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What's the best way to invest $100,000?

G

Guitaret

New Member
Yesterday night i asked someone i know that did a similar plan in BLOM.

He said that he is freezing with them $200,000 for 5 years ... divided into 2 accounts:

1. $100,000
and
2. LBP150,000,000

They are giving him 16% on the LBP and 9.5% on the USD.

@walidos @freemind @Daltony
This is weird, I went to BLOM today and they have never heard of this 5 years plan.

Let me quote to you an allegory given by Warren Buffet after the burst of the dot.com bubble. He said everyone knew the party will end at midnight, they were all gathered at the exits staring at the clock and waiting for it to strike midnight so they can make a run for their lives. Except the clock had no hands.
the same thing is happening right now. If you read what people said in this thread, nearly all expect a collapse when the clock strikes midnight yet the clock has no hands.
Now is not the time to be greedy but to protect your capital. Apartments in lebanon are not a good investment especially as a civil war is forever looming. Land is better. The reason banks are offering high interest is that they know something you are hesitating to acknowledge. Don't buy into the rumours that they have a liquidity problem.
shadow1 Your anecdote is well appreciated and I will make sure to remember it when making future decisions. The alternative for me would be an apartment as I can use it if ISKAN failed to give me a loan in the future. The problem is that owners are requesting prices that do not reflect the current situation and the ones that are "la2ta" are in locations outside of my personal preferences. Buying a land would be a really long-term investment because if I do get one in a good location I would be putting all of my money in one basket.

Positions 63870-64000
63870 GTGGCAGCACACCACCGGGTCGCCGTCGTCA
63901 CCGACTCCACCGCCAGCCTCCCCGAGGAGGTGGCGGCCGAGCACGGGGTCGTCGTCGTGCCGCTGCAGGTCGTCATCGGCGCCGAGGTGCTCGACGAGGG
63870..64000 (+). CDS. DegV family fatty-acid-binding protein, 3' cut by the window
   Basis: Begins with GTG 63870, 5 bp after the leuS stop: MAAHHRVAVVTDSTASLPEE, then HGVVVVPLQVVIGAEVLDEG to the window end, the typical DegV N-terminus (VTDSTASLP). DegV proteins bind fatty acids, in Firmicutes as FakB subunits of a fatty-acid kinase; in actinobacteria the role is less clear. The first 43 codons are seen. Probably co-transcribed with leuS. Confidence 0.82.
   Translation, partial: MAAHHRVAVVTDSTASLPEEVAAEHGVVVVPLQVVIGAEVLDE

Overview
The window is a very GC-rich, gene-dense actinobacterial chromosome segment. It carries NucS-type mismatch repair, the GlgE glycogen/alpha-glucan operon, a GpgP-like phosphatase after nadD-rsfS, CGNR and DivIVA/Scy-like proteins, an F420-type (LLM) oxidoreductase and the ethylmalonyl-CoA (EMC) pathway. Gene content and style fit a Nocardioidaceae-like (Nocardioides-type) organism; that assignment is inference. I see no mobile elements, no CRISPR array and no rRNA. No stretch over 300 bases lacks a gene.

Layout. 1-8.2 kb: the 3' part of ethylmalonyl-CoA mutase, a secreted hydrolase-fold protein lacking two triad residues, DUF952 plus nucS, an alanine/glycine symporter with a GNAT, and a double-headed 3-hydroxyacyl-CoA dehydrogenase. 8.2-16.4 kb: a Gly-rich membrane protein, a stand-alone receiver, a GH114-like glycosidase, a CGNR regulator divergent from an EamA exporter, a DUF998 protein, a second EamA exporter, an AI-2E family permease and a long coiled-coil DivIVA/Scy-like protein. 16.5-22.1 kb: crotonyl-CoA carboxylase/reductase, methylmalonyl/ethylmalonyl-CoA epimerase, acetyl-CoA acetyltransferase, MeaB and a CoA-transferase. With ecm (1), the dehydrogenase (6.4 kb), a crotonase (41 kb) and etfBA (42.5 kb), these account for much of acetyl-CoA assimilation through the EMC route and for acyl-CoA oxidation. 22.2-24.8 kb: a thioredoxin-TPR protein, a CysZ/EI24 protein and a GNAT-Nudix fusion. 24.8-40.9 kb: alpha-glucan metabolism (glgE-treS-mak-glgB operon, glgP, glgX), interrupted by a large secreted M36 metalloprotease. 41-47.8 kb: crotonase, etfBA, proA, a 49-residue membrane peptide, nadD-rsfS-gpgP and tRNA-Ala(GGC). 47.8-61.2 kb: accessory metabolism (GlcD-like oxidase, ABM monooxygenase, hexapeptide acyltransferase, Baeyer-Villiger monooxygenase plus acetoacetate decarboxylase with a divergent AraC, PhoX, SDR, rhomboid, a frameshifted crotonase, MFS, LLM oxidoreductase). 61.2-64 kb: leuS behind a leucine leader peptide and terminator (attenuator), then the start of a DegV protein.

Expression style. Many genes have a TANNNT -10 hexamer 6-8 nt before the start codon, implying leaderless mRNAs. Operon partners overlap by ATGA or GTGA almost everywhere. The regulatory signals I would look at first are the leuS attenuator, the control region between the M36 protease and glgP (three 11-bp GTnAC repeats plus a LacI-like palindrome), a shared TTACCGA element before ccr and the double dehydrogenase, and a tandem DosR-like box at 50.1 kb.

The plan that I am currently studying is a portfolio one:
50% LBP 5 years plan in a saving account
5% cash at home USD
20% bank saving account in USD
25% down payment on a place with monthly installment & ISKAN when available. The deal would be that I get a key to the place and the contract should be in LBP to be protected and if LBP went down I still would be able to cover the rest in cash.
 
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    LEBANESE-CIA

    Legendary Member
    Try to avoid long terms deposit.

    - gov formation is on hold. (even if they formulate the gov we are still on rocky water)
    - lira situation is stable as per BDL ( but if gov formation takes long time , the downturn will escalate)
    - 5 years term deposit is risky. ( you can't withdraw them , and their value depreciate if the lira devaluate)
    - to be on the safe side, 3 months term deposits still give you 9% on LBP and from (5 to 6)% in USD. ) depending on the amount.
    - wait until gov formation , this will give a indication of how things will be going onword.

    (just for informational purposes, some banks are giving 12% (1 year), 13% (2 years), 14%(3 years) - term deposit)